I'm delighted that people are viewing my work and finding it interesting enough to inquire about commission work.
Do I do commission work?
The way I shoot, the editing process, and the printing and painting techniques all require a great deal of time and are subject to my own standards. What you see, when viewing my collection, are images that made "the cut"-- meaning, there are many, many portraits I've taken over the years that are not appropriate for this process. When I set out to specifically shoot for a skeleton portrait worthy image, I often don't get the results I had hoped for, and therefore I'm hesitant to promise I can do this in the same way a hired, professional photographer might take on clients.
The only times I've been a "photographer for hire" have been for journalistic reasons, and even then, I've been hired by art directors who let me have the freedom to bring my own photographic voice to an assignment. Some work has been great, some quite mediocre. I should have a page of my out takes to show what it takes to get a good photo.
"But really..." you say, "can't you just paint a skeleton over a photo I have?" no! no no no. I understand, really, I do, but I'm not an app on an iPhone. I know it's cool. I love doing it, but I'm a control freak and I only like doing it with images that I created, under circumstances I created or stumbled across, and with an end result that is up to me to keep or edit out from the series.
So here's my compromise:
If you're local (Austin area), are willing to have me take environmental portraits of an individual (2 max), do not want me to paint a skeleton over your pet, will not expect that the same portraits will be good without the painted addition, understand that I will have editing control, will leave the entire process up to me without needing proofs, or wanting to have a say in how I do it, and won't be horribly disappointed if it just doesn't work out... then I might do commission work.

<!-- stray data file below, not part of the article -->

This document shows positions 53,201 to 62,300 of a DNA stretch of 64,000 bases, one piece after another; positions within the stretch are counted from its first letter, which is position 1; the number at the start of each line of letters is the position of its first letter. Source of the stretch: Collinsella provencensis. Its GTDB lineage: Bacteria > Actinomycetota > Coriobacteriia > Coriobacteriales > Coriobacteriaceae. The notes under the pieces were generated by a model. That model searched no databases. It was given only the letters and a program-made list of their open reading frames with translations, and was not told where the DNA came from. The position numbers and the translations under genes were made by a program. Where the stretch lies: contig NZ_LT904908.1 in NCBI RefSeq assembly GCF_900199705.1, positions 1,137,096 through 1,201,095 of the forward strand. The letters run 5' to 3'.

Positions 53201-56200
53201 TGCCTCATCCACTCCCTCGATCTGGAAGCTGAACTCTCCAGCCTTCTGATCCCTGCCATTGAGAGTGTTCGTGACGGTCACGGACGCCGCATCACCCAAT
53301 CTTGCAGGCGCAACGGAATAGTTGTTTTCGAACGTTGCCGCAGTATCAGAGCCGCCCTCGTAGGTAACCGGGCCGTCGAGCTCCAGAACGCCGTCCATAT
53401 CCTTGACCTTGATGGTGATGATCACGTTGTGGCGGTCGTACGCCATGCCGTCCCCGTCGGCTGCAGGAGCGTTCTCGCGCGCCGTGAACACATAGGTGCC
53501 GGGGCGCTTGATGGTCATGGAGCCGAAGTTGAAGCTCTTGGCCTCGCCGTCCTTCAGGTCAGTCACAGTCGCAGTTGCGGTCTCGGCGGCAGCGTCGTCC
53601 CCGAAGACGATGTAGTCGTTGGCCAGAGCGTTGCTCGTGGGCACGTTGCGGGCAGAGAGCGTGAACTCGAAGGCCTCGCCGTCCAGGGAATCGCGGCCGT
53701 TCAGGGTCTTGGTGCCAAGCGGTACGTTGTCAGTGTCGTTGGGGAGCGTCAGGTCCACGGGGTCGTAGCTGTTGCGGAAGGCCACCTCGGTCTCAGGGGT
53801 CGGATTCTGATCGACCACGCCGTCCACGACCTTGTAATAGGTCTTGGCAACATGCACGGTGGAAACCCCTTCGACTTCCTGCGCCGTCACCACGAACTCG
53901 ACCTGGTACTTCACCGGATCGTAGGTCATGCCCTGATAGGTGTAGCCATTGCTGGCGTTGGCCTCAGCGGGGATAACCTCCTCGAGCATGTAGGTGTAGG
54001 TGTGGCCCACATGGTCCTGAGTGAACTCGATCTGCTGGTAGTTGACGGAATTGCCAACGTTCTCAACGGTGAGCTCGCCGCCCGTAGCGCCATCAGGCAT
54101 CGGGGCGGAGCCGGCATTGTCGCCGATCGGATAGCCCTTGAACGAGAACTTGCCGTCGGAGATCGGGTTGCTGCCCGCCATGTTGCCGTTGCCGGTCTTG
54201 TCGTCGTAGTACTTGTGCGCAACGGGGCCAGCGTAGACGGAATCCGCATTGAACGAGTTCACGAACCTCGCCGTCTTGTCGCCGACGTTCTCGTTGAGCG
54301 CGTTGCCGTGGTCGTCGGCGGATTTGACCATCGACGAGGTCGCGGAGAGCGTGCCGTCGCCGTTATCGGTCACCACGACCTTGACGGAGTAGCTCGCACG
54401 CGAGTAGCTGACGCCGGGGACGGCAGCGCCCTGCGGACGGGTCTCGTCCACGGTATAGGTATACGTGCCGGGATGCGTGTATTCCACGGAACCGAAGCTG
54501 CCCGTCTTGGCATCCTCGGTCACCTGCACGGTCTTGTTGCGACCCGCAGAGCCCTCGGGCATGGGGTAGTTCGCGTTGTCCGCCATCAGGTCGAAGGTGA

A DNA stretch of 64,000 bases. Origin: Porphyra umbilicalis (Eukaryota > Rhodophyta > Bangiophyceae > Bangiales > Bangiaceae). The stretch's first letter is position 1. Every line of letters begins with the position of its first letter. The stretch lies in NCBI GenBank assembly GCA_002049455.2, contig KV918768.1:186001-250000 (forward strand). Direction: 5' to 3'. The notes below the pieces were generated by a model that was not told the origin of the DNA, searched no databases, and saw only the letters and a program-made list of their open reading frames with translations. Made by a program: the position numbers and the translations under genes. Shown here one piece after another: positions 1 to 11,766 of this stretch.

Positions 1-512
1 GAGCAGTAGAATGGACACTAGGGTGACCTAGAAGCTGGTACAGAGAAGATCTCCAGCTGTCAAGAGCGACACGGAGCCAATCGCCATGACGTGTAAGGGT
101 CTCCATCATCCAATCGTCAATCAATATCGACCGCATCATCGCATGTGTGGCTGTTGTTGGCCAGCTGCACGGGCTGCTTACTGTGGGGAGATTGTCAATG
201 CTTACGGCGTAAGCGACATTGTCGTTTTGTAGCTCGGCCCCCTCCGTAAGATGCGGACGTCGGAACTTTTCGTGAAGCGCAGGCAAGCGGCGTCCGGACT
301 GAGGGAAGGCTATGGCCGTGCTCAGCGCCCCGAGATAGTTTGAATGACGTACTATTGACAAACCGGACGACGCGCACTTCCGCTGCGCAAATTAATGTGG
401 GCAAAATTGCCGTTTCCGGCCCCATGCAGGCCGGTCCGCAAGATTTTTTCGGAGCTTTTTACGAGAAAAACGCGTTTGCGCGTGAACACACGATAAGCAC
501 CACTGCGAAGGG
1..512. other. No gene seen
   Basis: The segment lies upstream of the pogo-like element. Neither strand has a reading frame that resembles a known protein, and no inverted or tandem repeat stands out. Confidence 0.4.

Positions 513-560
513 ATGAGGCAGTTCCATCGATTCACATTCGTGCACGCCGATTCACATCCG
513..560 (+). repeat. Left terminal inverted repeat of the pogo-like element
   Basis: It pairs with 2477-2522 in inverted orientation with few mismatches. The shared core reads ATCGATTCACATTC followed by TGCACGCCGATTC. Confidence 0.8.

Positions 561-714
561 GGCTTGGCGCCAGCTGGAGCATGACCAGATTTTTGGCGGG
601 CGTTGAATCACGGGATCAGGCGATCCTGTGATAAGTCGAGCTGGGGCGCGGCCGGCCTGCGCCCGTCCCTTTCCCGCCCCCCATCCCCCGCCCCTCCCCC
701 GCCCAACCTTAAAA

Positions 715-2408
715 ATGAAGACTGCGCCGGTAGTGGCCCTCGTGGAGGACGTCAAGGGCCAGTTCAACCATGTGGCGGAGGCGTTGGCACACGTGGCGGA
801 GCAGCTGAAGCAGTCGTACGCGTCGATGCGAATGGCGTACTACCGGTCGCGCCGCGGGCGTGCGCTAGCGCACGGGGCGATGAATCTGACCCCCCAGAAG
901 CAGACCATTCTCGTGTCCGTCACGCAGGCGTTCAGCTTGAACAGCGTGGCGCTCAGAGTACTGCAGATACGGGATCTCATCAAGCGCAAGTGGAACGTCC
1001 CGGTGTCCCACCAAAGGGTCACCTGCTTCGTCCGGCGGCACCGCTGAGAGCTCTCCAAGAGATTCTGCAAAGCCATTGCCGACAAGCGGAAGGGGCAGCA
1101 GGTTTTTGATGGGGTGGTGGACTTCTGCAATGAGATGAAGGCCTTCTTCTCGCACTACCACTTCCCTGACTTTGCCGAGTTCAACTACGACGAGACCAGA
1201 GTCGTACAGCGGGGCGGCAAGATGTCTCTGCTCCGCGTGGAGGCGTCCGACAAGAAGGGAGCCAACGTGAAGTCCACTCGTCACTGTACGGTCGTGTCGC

The process involves:
1. Scouting location
2. Shooting many rolls of black and white film (which I can't guarantee will produce an image I'm happy with, just to be clear)
3. Hand developing the film in my darkroom
4. Making trial prints to choose the final image (my choice)
5. Painting the photograph with oils
6. Scanning the painted photo to produce the final image
This can take several weeks, so my fee starts at $500.
There are more details which I can go through if you're interested in contacting me. (I'm really not a grouch, I just view my work as an artistic interpretation, not a commodity).
I know. I'm bossy.